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Aquatic Nuisance Species

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Types of Aquatic Nuisance Species


ALEWIFE: Small invasive baitfish recently established in Lake St. Catherine and Lake Champlain. May displace smelt and other native forage fish and depress reproductive capacity of trout and salmon. Alewives may not be used as bait in Vermont.

DIDYMO: An invasive freshwater microscopic algae documented in several rivers in the Lake Champlain basin, Connecticut River watershed and the Batten Kill. Forms extensive ‘blooms’ on the bottoms of rocky river beds. Smothers aquatic insect habitats, native algae, and other organisms. Spread by felt-soled waders and other clothing and equipment that has not been properly cleaned before moving between waters.

EURASIAN WATERMILFOIL: Prolific invasive aquatic plant found in Lake Champlain and many inland lakes in Vermont. Interferes with boating, fishing and swimming, and displaces native plants. Easily spread when plant fragments are caught and moved on boat trailers, propellers, anchors and other equipment, or in live wells.

MUTE SWAN: Very large white bird with orange bill, observed annually in Vermont since 1993. Highly aggressive during the nesting season and may drive away or kill native waterfowl. May also attack humans and negatively impact aquatic habitats.

SEA LAMPREY: Parasitic aquatic nuisance fish found in Lake Champlain and a number of its tributaries. Preys on salmon, trout, and other fish, causing substantial economic impact to the lake fisheries. Anadromous sea lampreys in the Connecticut River watershed are not a “nuisance species.”

SPINY WATER FLEA: Tiny invasive crustacean not yet found in Vermont but discovered in nearby Great Sacandaga Lake, NY, in 2008. Clogs fishing rod guides, fouls fishing lines, alters native species populations and may harm fisheries. Spread by “hitchhiking” on fishing gear that isn’t cleaned, or in bilge water, bait buckets, or livewells that aren’t drained before moving to a different waterbody.

VARIABLE-LEAVED WATERMILFOIL: Invasive aquatic plant recently discovered in Halls Lake, Newbury, VT and Missisquoi Bay, Lake Champlain. Easily spread by fragments with impacts similar to the closely related Eurasian watermilfoil, but be even more aggressive and difficult to control.

WATER CHESTNUT: Prolific invasive annual plant found in southern Lake Champlain and a few inland lakes. Interferes with boating, hunting and fishing, and displaces native plants. Spreads by seeds or parts of plants caught on boats and equipment.

ZEBRA MUSSEL: Tiny D-shaped invasive mollusks, well established in Lake Champlain and Lake Bomoseen. Clog water intake pipes, damage boat engines, obscure historic shipwrecks, and alter native species populations. Adult zebra mussels can attach and be moved on boat hulls, engines and other equipment. Microscopic larva can get trapped and moved in water of boat engines, bilges, bait buckets, and live wells.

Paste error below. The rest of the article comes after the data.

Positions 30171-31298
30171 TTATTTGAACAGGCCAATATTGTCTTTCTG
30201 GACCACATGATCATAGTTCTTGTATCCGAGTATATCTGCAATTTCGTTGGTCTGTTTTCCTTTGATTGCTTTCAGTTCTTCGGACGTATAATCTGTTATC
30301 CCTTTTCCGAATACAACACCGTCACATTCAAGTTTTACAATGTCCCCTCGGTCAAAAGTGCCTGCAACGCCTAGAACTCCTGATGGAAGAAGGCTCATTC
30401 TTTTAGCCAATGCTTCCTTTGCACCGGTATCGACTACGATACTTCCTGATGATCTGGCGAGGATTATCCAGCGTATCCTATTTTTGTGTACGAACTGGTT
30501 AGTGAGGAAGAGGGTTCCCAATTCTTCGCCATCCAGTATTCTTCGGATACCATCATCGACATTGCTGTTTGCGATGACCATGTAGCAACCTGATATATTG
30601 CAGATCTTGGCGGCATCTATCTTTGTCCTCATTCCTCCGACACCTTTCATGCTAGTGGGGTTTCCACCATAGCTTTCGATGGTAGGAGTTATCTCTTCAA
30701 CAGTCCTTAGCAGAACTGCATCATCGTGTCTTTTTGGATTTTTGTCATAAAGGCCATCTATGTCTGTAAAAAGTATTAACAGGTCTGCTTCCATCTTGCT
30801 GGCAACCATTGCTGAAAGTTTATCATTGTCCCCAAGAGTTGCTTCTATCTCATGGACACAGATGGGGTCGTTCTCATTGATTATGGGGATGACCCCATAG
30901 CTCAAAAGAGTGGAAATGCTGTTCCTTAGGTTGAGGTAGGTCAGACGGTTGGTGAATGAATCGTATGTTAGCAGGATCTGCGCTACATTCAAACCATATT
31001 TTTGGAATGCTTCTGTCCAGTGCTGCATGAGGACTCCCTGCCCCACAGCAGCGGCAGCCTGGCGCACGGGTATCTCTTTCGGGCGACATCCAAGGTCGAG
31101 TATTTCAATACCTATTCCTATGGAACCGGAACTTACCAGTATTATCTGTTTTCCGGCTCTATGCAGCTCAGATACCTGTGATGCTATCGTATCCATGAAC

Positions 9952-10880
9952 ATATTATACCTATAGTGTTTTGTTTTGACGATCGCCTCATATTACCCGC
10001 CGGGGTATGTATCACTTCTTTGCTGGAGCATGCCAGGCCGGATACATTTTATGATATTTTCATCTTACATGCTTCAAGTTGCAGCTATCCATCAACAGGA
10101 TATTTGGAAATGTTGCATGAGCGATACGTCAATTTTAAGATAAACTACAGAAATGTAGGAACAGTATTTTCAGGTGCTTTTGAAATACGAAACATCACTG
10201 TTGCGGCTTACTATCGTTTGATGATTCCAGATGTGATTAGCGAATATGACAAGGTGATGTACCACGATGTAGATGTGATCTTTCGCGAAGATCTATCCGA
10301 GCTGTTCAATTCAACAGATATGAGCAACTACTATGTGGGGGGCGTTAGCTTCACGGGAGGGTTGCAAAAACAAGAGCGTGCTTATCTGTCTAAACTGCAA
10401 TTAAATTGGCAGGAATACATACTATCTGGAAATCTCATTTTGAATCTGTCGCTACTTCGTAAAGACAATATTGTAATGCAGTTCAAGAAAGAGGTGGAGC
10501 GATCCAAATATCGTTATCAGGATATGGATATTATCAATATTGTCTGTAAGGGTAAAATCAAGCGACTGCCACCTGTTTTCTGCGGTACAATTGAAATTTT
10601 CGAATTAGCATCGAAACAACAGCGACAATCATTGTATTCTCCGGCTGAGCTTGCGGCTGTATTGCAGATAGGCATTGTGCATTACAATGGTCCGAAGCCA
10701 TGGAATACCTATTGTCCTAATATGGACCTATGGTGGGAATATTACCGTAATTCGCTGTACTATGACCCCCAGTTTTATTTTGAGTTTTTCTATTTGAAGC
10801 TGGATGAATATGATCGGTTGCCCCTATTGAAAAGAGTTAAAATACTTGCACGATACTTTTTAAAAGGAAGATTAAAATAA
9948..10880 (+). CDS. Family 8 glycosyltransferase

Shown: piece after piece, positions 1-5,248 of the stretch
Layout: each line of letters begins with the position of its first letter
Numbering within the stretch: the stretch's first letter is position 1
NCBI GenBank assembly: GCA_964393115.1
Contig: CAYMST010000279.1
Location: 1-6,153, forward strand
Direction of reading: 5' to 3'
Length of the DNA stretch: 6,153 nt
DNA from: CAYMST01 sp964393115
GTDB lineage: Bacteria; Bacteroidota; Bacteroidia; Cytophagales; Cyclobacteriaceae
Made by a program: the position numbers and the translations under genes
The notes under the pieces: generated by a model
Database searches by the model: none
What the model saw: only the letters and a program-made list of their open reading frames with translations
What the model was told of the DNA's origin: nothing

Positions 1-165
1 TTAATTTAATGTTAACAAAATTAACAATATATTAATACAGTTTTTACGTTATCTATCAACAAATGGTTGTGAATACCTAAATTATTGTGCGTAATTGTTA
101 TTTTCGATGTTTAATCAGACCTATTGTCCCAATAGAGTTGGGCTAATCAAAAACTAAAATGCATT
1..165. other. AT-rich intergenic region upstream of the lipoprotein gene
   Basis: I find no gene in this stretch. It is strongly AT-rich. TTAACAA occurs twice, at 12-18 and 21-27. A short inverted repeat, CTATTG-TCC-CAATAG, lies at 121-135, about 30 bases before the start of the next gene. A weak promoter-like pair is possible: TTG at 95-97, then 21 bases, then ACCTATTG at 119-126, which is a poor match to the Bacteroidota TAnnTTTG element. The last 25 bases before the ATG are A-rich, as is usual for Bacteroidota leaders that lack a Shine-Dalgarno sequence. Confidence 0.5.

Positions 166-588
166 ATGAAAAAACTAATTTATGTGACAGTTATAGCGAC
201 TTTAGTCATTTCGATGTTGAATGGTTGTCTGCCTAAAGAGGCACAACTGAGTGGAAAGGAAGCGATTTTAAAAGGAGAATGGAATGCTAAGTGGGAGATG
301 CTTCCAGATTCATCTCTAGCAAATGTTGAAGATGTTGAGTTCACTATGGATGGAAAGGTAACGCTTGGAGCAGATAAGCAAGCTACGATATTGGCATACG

Transporting any aquatic plant or aquatic plant part, zebra mussel or quagga mussel on the outside of a vehicle, boat, personal watercraft, trailer, or other equipment is illegal. Violators are subject to a penalty of up to $1000.00.

The use of felt-soled boots or waders in Vermont waters is prohibited. Violators are subject to a penalty of up to $1000.00. Visit for more information.

Do your part to stop the spread of Aquatic Invasive Species


Anglers’, Hunters’ and Trappers’ Checklist

Before leaving a lake or stream:

  • Clean off any mud, plants (even small fragments), and animals from boats, trailers and equipment. Put in trash.
  • Drain water from your bait bucket, livewell, bilge, boat, boat trailer, boating equipment and fishing equipment immediately after leaving the water.
  • Dry anything that comes into contact with water.
  • Never release live bait or move live fish or fish eggs from one water to another.
  • Never leave waters with any live fish.
  • Buy your minnows from licensed bait dealers.
  • Remove organisms you can’t see on your boat, waders and gear by:
  • Scrubbing with hot, soapy water and rinsing.
  • Spraying with high-pressure water.
  • Drying in the sun for 5 days.
  • Soaking clothes and other “soft” items in hot, soapy water for at least 30 minutes and scrubbing thoroughly before using in another water body.
  • Switching to rubber or studded-soled wading boots. Use of felt-soled boots and waders in waters of Vermont is illegal.

Report sightings of suspected aquatic nuisance species to Fish & Wildlife, 802-241-3700, or the Department of Environmental Conservation, 802-241-3777.


Regulations in red are new this year.

Purple text indicates an important note.

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